Vision On: Probably the most innovative children's programmes of its time, Vision On ran in the UK from 1964 to 1977. Often quite surreal, with quirky animation, it was also unique in that it was designed for hearing and non-hearing children alike. The series was essentially art-based but would often go off on extreme tangents. Click away on the links below and transport yourself back to Thursday teatimes past.
• The show was hosted by the inimitable Tony Hart (interview here), later to achieve immortality with Take Hart and Morph. Alongside Tony was former actress Pat Keysell, who had been working with the deaf for a number of years, teaching drama and mime.
• And now here's The Gallery. Thank you for all your pictures. I'm sorry we cannot return any to you, but we give a prize for all those we show. • Wilf Lunn designed the weird and wacky inventions, then later also appeared in Jigsaw (1979-1984) (ahhh, Jigsaw...)
• Another Vision On character was the Prof, often to be found climbing ladders into thin air or sitting in a deckchair while the tide came in over him. Actor David Cleveland is now busy running the East Anglian Film Archive, and also hosts an excellent website with classic Vision On music playing in the background.
• Strange that a programme for the deaf should have had such fantastic and memorable music. If you need to hunt any of that music down, the theme to the Gallery was Left Bank 2 by the Noveltones (listen here), while the cuckoo clock animation music was Gurney Slade by Max Harris.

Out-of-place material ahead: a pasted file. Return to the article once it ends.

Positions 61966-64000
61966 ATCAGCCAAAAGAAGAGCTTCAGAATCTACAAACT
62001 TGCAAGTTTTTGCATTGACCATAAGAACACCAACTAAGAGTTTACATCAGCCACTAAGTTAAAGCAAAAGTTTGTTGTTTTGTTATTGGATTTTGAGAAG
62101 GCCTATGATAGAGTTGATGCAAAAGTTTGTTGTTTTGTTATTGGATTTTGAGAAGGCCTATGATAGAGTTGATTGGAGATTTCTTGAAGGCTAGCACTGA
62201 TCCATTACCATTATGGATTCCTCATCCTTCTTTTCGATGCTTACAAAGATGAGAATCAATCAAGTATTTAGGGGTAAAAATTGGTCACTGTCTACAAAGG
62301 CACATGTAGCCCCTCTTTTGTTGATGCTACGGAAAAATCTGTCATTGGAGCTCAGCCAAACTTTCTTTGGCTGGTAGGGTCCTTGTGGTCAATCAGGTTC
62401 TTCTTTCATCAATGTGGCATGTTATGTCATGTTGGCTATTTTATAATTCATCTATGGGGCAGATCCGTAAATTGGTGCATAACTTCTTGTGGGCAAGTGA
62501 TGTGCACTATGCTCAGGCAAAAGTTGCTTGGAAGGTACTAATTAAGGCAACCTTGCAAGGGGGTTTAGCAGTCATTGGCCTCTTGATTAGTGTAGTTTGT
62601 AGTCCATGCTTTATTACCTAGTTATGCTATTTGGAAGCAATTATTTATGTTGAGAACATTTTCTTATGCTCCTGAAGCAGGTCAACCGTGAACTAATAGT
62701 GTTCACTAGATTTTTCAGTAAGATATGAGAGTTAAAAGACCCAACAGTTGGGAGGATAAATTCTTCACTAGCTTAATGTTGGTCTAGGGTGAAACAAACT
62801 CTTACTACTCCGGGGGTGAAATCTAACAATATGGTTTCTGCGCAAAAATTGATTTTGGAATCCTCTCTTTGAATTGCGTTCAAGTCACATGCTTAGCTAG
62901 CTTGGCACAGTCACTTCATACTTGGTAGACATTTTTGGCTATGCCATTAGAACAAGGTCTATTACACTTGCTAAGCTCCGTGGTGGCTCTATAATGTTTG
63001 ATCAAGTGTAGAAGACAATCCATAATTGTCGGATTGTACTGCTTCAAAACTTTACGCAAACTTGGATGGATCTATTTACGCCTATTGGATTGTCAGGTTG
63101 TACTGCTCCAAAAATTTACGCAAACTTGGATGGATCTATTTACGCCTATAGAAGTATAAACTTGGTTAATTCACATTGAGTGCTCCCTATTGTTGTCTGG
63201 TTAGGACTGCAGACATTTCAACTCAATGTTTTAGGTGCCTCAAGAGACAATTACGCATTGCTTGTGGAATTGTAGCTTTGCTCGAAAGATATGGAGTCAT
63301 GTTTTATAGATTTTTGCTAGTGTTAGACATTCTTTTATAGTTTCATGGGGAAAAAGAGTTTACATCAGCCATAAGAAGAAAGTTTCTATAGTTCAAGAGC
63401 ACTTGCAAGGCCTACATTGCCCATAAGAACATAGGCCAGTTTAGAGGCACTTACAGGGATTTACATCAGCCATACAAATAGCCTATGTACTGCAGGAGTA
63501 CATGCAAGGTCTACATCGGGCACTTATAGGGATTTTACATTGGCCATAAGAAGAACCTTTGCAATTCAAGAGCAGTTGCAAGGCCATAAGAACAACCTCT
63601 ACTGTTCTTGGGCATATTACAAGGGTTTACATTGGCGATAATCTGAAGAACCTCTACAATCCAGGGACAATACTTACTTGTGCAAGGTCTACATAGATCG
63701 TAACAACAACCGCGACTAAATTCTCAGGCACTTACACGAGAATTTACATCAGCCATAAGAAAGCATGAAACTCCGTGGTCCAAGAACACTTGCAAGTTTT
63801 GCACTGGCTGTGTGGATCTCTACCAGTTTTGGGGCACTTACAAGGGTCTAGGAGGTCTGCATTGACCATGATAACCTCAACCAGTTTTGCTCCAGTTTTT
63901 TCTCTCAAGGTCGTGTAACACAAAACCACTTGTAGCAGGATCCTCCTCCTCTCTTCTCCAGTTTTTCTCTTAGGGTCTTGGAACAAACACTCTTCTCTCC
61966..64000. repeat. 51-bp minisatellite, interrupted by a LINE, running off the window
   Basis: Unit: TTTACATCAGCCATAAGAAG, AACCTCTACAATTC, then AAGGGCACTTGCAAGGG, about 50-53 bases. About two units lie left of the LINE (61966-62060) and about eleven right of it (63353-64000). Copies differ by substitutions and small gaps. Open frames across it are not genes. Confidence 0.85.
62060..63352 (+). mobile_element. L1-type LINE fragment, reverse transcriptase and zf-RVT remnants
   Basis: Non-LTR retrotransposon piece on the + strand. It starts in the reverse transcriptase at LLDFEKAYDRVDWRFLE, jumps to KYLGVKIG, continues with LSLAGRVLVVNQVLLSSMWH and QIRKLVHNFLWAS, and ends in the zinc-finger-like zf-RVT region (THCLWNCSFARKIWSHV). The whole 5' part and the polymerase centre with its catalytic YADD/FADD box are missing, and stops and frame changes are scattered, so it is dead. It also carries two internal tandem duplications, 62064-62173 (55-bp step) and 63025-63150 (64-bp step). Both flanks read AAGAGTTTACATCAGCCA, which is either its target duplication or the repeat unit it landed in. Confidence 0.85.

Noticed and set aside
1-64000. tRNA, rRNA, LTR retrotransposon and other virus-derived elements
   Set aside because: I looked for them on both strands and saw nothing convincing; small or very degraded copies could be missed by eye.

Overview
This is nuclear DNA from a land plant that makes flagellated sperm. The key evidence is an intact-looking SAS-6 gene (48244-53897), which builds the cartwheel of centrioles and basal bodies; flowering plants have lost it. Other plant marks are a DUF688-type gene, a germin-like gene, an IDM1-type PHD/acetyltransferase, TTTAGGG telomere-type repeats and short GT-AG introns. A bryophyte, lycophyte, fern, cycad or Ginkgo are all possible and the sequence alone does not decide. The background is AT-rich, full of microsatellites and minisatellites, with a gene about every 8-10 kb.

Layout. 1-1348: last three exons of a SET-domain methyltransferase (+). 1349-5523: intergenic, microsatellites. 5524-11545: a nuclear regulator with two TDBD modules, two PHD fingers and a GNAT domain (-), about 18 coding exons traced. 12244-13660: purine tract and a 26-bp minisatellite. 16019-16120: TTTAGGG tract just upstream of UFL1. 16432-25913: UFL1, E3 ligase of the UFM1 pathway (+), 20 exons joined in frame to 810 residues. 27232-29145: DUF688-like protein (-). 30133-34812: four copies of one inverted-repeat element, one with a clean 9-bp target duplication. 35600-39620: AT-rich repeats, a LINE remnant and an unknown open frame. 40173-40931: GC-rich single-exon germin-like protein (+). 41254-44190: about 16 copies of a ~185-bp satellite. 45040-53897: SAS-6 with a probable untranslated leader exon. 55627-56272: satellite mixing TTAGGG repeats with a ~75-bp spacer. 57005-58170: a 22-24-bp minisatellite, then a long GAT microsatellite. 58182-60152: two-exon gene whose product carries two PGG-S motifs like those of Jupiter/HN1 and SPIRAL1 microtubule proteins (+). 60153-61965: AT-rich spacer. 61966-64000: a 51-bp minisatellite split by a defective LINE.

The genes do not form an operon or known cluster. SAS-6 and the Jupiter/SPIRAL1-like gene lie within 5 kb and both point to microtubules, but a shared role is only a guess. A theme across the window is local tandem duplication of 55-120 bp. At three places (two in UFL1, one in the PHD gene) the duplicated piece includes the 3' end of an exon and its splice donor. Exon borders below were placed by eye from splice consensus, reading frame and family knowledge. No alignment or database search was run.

Krazy comic: Easily the best comic in the history of the world (well, 1976-78 anyway). Chock-full of witty asides, tiny printed jokes and illustrations tucked between the panels, and every week the back cover was 'disguised' in some ridiculous way, the first issue like a maths exercise book, the second like a naff place mat, etc. Top characters included Handy Andy (we're talking shadow puppets here, not DIY), Birdman and Chicken (the boy blunder). Ray Presto (the magician) and, of course, the Krazy Gang. Every issue also featured a pull-out 'Badtime Bedtime Book', where the excellent Leo Baxendale would illustrate some twisted updated fairy tale. I bought every issue of Krazy comic until its demise, but alas I only kept four of them. They may none of them be the first edition of Superman, but they're priceless to me.
The bubble burst: After your five minutes of fame is over, expect to end up here. Catch up on Aled Jones, Betty Boo, Rick Astley, Gordon the Gopher, the Rentaghost crew, the Littlest Hobo and Fred Housego, amongst others.
Just in case you think I live in the past too much, here's three excellent blog-type sites that keep me in touch with today:
• the custard: listings, news and gossip about all the TV programmes people really watch.
• lowculture: don't be ashamed, we all prefer low culture to high culture. Even Karl Marx said so.
• popjustice: no ageing rock dinosaurs here, just plain unadulterated modern pop.